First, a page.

21. King George I – A 300-year-old Murder Mystery
Georg Ludwig of the House of Hanover was married to his cousin Sophia Dorothea of Celle. Soon after he was crowned King George I of Britain. The King and Queen had two children, but their marriage grew cold and they ended up losing interest in one another.
The King eventually took a mistress for himself and spent most of his free time with her. Not long after, a Swedish count named Philip Christoph von Konigsmarck caught the Queen’s eye and the two began an affair, leaving behind over 300 letters documenting their relationship.
They expressed the desire to elope, but because there wasn’t enough money, they continued to wait for the right opportunity. Unfortunately, King George found out about the affair through a bitter Countess von Platen who wanted Konigsmarck to marry her daughter.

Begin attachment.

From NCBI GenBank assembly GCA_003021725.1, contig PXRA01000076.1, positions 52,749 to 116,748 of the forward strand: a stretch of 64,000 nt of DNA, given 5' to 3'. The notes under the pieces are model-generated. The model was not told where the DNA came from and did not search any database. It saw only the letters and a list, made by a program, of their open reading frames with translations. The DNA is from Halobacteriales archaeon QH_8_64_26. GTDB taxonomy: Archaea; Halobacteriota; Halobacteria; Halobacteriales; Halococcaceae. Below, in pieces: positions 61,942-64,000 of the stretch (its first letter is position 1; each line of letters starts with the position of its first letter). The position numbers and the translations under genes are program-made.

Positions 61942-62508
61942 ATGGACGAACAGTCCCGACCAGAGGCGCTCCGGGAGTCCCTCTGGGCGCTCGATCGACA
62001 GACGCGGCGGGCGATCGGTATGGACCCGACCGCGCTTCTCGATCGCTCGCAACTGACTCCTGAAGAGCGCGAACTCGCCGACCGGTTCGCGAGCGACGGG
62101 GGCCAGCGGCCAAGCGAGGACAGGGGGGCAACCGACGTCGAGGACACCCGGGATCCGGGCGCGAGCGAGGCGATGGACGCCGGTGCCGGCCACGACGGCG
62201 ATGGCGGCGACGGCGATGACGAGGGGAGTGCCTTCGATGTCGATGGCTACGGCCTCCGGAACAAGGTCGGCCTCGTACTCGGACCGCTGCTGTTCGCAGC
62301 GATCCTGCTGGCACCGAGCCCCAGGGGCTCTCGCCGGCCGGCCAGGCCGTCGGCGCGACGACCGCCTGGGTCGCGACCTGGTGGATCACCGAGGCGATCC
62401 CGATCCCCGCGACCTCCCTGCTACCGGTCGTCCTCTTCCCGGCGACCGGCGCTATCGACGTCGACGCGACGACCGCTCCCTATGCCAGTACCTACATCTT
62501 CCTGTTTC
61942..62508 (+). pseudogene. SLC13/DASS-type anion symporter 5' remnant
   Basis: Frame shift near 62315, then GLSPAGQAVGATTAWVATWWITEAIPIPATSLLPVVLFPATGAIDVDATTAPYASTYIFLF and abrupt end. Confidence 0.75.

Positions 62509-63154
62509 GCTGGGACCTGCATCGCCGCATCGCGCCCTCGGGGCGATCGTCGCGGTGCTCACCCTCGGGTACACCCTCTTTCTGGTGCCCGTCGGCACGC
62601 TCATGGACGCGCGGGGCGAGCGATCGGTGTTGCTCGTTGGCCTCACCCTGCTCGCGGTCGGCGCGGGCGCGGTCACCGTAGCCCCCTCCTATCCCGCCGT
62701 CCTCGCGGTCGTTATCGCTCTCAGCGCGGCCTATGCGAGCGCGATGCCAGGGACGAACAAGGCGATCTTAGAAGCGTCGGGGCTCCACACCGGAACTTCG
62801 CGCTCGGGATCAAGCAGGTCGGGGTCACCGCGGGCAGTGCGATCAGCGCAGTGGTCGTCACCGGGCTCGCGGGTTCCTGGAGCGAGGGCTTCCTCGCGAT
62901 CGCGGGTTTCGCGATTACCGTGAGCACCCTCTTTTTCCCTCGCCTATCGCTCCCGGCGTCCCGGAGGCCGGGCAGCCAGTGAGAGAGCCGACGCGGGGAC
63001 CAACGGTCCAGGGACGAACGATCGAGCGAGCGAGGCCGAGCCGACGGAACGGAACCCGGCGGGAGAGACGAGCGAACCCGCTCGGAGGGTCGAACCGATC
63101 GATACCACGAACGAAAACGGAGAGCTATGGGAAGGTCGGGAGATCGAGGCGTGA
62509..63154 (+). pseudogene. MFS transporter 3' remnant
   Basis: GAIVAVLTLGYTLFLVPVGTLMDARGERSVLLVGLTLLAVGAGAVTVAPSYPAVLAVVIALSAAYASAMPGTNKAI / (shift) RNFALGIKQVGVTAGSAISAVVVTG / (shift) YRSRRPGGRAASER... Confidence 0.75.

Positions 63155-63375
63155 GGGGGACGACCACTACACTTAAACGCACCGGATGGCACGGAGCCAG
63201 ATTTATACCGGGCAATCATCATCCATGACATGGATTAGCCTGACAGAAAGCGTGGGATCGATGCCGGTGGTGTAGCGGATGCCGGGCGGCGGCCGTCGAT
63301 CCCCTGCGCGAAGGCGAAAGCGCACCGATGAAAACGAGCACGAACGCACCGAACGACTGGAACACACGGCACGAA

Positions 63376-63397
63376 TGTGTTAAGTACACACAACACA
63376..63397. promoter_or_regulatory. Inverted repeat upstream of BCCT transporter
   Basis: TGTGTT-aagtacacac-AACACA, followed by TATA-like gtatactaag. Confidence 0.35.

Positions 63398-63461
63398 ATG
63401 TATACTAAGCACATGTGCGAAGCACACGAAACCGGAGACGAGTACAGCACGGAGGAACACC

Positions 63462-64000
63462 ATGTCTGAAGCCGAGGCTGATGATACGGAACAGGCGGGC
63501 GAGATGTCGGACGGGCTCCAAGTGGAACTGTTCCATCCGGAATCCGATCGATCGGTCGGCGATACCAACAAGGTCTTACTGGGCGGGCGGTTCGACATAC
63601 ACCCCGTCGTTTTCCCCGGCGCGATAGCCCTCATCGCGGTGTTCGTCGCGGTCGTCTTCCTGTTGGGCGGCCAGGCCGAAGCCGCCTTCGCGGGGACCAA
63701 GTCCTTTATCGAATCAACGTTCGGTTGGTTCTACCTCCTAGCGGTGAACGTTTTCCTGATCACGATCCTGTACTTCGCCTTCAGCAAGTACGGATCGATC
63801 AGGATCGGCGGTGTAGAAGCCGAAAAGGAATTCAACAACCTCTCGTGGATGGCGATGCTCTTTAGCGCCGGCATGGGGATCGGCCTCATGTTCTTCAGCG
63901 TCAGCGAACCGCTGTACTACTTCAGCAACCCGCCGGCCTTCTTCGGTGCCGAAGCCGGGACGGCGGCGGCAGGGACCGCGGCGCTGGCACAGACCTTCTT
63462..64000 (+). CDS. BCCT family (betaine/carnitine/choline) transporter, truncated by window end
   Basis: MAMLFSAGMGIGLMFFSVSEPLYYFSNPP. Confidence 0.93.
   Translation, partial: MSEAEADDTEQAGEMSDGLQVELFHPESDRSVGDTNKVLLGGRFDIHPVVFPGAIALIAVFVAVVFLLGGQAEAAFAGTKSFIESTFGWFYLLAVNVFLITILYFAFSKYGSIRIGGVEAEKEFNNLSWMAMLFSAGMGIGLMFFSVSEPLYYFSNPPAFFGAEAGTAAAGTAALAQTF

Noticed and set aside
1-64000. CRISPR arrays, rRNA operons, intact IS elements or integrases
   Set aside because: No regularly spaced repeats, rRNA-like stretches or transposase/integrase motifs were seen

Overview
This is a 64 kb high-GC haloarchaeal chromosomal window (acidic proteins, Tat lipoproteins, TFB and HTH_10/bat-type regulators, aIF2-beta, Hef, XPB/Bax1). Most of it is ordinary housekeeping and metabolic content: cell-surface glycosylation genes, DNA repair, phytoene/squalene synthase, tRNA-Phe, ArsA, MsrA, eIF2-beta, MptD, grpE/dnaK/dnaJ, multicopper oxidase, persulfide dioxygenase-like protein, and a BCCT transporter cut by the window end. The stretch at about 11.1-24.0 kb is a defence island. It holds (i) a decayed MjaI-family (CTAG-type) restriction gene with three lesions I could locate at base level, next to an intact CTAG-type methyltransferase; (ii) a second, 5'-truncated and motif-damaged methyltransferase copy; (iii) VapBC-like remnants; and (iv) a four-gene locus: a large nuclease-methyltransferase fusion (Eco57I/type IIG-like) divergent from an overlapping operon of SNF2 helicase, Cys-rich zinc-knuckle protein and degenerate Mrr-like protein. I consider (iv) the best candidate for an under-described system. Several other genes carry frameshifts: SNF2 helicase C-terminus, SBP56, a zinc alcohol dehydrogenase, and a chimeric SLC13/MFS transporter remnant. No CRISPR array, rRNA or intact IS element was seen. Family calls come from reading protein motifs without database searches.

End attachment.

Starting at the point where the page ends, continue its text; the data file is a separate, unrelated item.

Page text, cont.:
One evening, Sophia was expecting a visit from her lover at the Leine Palace in Hanover, he never arrived and was never heard from again. It was generally assumed that the King had him killed, but folklore claims that Konigsmarck’s body ended up in the Leine River.
Sophia was later arrested and imprisoned for the rest of her life. In 2016, roughly 300 years after the alleged murder, old bones found at the Leine Palace were assumed to be Konigsmarck’s, but tests showed that some belong to animals while the human bones did not befit someone of Konigsmarck’s gender and age.
The mystery remains unsolved.